• "Hide Trace" makes the selected trace not visible, but does not remove the associated axis.
      • If the hidden trace had the highest or lowest value and controlled the axis range, the axis range will be reset unless "Autoscale" is checked.
      • This can be useful if you want to show a graph in a presentation where you show versions with more traces in each view. This way you can make all the versions from the same graph.

Reorder Traces

  1. Getting to the window
    • Right-click in the margin of the graph
    • Choose "Reorder Traces..."
  2. Changing the order
    • Drag and drop waves to change the order.
    • Waves are drawn in the plot starting with the first trace (this will be furthest back visually) and ending with the last trace (on top).

Modifying Axes

  1. Getting to the window
    • Double-click on an axis (look for vertical or horizontal double-arrow cursor)
    • Graph -> Modify Axis
  2. Notes and Tricks
    • You can make selections to any axis (or multiple axes at the same time) from the pulldown menu at the upper left of the window.

Adding Text


  • legend produces the default legend in the top graph
  • Graph -> Add Annotation..., change the Annotation type in the upper left corner to Legend
  • Right-click in the graph and choose "Add Annotation...", change the Annotation type in the upper left corner to Legend
  • Edit an existing legend by double-clicking on it.

Text box

  • Graph -> Add Annotation..., change the Annotation type in the upper left corner to TextBox
  • Right-click in the graph and choose "Add Annotation...", change the Annotation type in the upper left corner to TextBox
  • Edit an existing text box by double-clicking on it.

Tag (Text that is associated with a point in a wave)

  • Graph -> Add Annotation..., change the Annotation type in the upper left corner to TextBox
  • Right-click in the graph and choose "Add Annotation...", change the Annotation type in the upper left corner to TextBox
  • Edit an existing text box by double-clicking on it.

"Drawn" text (less interactive than a text box)

  1. Get to the "Tools" by pressing ctrl+t (Graph -> Show Tools) when the top window is your graph. A set of buttons will appear to the left of your graph.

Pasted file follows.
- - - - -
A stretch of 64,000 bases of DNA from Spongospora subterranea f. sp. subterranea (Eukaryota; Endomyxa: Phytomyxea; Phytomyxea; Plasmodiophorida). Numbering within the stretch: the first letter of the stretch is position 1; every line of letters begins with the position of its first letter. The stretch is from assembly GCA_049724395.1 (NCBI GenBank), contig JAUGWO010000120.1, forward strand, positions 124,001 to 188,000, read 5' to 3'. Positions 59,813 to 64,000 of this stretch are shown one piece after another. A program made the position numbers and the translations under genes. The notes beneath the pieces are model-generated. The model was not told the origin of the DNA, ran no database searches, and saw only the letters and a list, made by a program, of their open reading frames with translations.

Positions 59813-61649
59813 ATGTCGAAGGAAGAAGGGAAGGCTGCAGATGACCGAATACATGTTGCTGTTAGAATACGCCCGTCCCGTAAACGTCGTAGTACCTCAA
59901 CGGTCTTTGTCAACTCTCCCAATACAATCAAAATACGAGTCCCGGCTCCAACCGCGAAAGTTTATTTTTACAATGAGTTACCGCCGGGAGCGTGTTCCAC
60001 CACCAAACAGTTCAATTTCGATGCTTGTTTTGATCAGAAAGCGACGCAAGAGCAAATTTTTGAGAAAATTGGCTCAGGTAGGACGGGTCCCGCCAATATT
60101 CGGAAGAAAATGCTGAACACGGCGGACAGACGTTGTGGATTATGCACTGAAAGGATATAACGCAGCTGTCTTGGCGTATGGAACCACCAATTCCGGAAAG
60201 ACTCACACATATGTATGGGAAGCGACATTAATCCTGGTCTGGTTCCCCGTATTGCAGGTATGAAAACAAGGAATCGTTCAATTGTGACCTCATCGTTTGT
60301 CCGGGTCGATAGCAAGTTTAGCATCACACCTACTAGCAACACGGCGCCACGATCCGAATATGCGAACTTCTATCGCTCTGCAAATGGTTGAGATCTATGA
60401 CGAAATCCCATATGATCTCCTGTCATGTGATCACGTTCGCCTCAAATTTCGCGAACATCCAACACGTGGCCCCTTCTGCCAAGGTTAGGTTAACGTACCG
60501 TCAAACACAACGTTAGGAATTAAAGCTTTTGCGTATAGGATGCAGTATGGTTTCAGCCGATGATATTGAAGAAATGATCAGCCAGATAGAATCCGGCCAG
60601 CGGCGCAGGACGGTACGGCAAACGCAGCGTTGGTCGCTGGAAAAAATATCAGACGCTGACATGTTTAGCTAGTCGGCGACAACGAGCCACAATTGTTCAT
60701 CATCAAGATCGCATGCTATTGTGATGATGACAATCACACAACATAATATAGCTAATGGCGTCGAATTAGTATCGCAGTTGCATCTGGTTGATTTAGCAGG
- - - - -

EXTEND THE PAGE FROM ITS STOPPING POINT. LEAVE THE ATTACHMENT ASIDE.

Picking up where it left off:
2. Choose the "T..." icon and click in the graph where you want the text to be.
  3. Insert your text in the dialog box. Note that you can control the location and formatting of the text here.
  4. Press the top button on the "Tools" to return to normal graph interactions or press ctrl+t to close the "Tools" and return to normal graph interactions.
  5. Notes and Tips
    • After closing the dialog, you must click the arrow icon to move your text.
    • This text can only be moved or changed when "Tools" are available.
    • When "Tools" are enabled (the long list of buttons is showing) you cannot copy a graph (for pasting into a Notebook or other programs). Close the tools (ctrl+t) or click the top button of the toolbar to allow copying.

Adding Straight Lines

With Traces

  • Create a 2-point wave with points = 0, 1
  • Append this trace to the graph and scale it using multiplicative offset (same x-,y-scaling --> 1:1 line; different x-, y-scaling for different slopes)

Drawing Fixed Lines

  • Enable drawing tools by pressing ctrl+t (Graph -> Show Tools).
  • Select the line tool and draw a line.
  • Select the arrow tool and double-click on the line.
  • To make a fixed-value line, set the Coordinate System (upper left pull-down menus) to axes (e.g., "Axis Bottom", "Axis Left")
  • Set the coordinates in the bottom of the dialog box to the axis values for the line. Note that (X0, Y0) is the point where you started the line.

Using Cursors

  1. Press ctrl+i or Graph -> Show info
  2. Drag the cursor icons onto points on the graph
    • Note that the cursors attach only to points in a wave, not line segments
    • You can change the wave that a cursor is on by right-clicking on the wave name and choosing a different name
  3. Wave information is displayed in the bar.
  4. Move the cursors by pressing right and left arrow keys or by moving the vertical bar between the wave names and the point information.
    • "Highlighted" (dark) markers next to the wave name indicate that the cursor will move; open markers indicate that the cursor will not move.
  5. Tips and Tricks
    • Note that point may not equal x value, depending on how your wave is plotted.
    • You can get up to 10 cursors, but you can only see the info from two cursors at a time. Right-click over the names of the waves for the cursors and select "Show Cursor Pair" for a new pair of cursors.

Saving Graphs

Graph Macro

  • ctrl+y. To save the macro choose a name for the macro and check the box to save or update the graph macro. You can give the graph a window title (optional).